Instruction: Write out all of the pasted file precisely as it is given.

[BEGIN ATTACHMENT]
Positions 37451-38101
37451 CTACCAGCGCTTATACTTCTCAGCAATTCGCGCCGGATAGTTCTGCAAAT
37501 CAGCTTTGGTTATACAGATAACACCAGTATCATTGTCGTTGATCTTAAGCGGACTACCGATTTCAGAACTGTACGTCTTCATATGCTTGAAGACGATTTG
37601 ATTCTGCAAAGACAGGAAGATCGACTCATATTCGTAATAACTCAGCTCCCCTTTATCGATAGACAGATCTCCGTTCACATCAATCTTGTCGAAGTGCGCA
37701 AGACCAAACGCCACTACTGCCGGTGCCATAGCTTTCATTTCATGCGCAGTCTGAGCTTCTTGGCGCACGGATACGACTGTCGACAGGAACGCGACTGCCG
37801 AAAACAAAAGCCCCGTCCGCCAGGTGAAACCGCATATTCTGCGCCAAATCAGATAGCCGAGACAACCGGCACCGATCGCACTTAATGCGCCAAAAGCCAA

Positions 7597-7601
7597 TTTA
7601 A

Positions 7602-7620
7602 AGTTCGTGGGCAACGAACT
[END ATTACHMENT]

Positions 37451-38101
37451 CTACCAGCGCTTATACTTCTCAGCAATTCGCGCCGGATAGTTCTGCAAAT
37501 CAGCTTTGGTTATACAGATAACACCAGTATCATTGTCGTTGATCTTAAGCGGACTACCGATTTCAGAACTGTACGTCTTCATATGCTTGAAGACGATTTG
37601 ATTCTGCAAAGACAGGAAGATCGACTCATATTCGTAATAACTCAGCTCCCCTTTATCGATAGACAGATCTCCGTTCACATCAATCTTGTCGAAGTGCGCA
37701 AGACCAAACGCCACTACTGCCGGTGCCATAGCTTTCATTTCATGCGCAGTCTGAGCTTCTTGGCGCACGGATACGACTGTCGACAGGAACGCGACTGCCG
37801 AAAACAAAAGCCCCGTCCGCCAGGTGAAACCGCATATTCTGCGCCAAATCAGATAGCCGAGACAACCGGCACCGATCGCACTTAATGCGCCAAAAGCCAA

Positions 7597-7601
7597 TTTA
7601 A

Positions 7602-7620
7602 AGTTCGTGGGCAACGAACT